Usually, predictive models for binary target are used for applications like customer acquisition, cross-selling, up-selling, churn prevention, etc.
The predictive model that we built in section 7 of this document is typically used for fraud prevention. Using this model, we want to detect people that cheated when they answered to the question “Do you earn more than $50K per year?” on their IRS form. The taxation is higher for people that earn more than 50.000 dollars per year and thus people are always tempted to cheat and say: “I earn less than 50.000 dollars per year”.
Using our predictive model, we can compute the probability to be inside the target (i.e. “to earn more than 50.000 dollars per year”) for all the persons in a given dataset. The persons that are not inside the target (i.e. the persons that said: “I earn less than 50.000 dollars per year”) and for which the predictive model still says that they have a very high probability to be inside the target (i.e. “to earn more than 50.000 dollars per year”) are suspicious (Don’t worry! This will be re-explained in more detail on an example later).
Let us apply the model on a dataset and find out the persons that are suspicious!
Re-open the “Config File editor”, go to the “Apply Model” panel, click the “Use latest model” button and click the “Run Apply” button: See the illustration below:
After a short time, you should see:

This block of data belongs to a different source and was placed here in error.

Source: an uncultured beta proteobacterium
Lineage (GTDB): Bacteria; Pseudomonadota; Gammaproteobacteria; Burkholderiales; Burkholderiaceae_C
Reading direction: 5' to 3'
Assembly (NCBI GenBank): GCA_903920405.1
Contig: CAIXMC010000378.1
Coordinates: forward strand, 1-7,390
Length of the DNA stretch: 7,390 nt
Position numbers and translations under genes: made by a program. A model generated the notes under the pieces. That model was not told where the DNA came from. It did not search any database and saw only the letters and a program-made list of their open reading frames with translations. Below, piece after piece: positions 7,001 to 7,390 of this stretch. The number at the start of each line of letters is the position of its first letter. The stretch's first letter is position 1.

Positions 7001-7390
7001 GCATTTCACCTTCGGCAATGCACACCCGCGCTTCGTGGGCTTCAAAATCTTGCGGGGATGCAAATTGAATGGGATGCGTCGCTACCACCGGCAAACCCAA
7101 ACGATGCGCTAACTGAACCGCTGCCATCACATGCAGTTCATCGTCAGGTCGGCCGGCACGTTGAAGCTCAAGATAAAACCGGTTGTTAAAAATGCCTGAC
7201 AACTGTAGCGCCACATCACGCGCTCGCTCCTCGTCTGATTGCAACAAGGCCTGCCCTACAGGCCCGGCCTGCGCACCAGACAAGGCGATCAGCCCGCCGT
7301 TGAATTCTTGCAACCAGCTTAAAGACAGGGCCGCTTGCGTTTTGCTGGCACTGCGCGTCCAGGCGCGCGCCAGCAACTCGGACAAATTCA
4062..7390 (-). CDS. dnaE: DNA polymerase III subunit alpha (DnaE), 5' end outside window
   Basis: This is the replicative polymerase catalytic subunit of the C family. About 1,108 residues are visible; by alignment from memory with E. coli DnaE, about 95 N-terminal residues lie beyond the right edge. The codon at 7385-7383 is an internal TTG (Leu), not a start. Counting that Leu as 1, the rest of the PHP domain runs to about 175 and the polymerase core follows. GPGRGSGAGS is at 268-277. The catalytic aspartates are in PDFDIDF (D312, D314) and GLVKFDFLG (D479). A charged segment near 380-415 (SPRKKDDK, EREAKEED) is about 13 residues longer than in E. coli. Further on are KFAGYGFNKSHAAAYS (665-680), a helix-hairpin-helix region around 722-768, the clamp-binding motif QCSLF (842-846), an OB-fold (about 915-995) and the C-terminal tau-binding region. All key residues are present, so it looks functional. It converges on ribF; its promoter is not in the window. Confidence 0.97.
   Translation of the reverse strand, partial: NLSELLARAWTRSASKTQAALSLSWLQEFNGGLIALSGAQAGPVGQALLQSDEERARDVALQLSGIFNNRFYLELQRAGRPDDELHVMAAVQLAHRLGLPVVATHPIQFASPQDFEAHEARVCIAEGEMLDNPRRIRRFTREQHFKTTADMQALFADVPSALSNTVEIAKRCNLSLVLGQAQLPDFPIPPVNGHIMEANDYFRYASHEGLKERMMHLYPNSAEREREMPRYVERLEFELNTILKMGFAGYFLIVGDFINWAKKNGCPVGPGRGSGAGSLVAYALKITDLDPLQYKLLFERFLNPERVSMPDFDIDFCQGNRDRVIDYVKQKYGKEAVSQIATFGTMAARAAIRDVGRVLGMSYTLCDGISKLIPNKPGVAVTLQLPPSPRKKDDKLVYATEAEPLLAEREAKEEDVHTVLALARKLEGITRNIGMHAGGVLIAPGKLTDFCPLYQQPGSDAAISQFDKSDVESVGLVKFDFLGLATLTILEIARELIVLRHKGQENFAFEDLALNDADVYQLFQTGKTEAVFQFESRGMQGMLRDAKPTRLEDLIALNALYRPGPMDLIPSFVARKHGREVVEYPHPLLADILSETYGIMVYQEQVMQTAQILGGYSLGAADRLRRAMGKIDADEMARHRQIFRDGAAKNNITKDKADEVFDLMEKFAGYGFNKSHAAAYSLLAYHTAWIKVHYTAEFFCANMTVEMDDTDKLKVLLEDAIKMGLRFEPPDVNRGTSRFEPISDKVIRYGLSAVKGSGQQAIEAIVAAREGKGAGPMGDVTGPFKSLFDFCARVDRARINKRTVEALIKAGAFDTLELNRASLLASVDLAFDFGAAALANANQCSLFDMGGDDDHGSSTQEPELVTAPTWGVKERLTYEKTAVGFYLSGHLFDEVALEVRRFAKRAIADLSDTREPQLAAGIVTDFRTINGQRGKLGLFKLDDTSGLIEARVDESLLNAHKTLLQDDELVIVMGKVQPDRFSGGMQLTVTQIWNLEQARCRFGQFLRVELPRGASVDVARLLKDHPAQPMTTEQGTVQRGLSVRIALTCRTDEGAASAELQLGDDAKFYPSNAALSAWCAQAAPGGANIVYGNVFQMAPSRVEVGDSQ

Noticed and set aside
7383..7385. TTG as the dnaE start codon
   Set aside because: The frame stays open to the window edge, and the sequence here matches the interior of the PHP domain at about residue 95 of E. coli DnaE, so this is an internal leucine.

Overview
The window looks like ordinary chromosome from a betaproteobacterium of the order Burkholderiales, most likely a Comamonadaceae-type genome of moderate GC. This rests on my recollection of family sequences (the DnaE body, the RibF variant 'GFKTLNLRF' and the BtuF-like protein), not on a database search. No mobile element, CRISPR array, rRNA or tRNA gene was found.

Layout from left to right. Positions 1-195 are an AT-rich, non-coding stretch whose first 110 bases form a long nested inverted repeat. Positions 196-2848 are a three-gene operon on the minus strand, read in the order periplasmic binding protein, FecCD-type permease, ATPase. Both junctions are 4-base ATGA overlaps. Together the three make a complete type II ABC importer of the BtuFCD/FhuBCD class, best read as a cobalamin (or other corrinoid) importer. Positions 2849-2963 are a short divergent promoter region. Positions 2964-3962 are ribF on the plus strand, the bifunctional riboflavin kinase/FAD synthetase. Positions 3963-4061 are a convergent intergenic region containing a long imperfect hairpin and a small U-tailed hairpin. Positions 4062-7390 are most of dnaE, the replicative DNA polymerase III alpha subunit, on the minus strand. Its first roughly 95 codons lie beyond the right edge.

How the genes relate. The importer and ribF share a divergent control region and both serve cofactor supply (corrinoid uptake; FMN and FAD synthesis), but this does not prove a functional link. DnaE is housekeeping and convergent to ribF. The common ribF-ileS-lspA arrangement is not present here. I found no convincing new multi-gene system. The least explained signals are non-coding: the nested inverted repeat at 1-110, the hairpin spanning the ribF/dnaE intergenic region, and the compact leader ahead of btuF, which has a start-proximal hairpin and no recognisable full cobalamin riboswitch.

By default, the predictive model will be applied on the same dataset that was used to create the model (here: “census-income.rar”). Most of the time, you will have to change this default settings to apply your model on the latest version of your customer database. The datasets on which we apply our models are commonly named the “apply datasets” or “scoring datasets”. Click the “Browse Dataset Repository” button to change it.
If you only have the predictive model file (the “.ModelXML” file), you can still apply directly your predictive model using the “Use Model” window.
There are two ways to open the “Use Model” window
1. Click the “Use Predictive Models” button inside the TIMi main menu:
This window should open:
After “applying” your model on your (scoring) dataset, there are now five more files inside the output directory “demoIncome_000”:
The “demoIncome_appliedOn_census-income_lift_apply.png” file is a graphics of the lift that represents the performance of the model on the specified dataset. Double-click the ‘.png’ file:
The “*_graph.xml” file can be deleted (it is an intermediate file to produce the “.png” file). Double click the “demoIncome_appliedOn_census-income_customerListApply.csv” file! (Microsoft Excel might complain that the file is too big but it doesn’t matter).
You should now see inside Microsoft Excel the following:
Each line of the Customer-List file represents a line of our “apply dataset”. Thus, in our case each line represents a person.
Look at the line 139: it means that the person with the primary key “194454” has 91.45% chances to be a target (i.e. has 91.45% chances to have an income level above $50K). You also see that the person “194454” was a target inside our dataset (i.e. the cell F139 is “1”).
The person with a primary key “18945” on line 149 is NOT marked as a target inside the “apply dataset” (see the cell F149). Strangely, the TIMi Modeler predictive model has estimated that this same person has a probability of 91.09% to be a target. This is very suspicious. My guess is that the person “18945” declared a low income (below $50K) to avoid paying heavy taxes. He is cheating.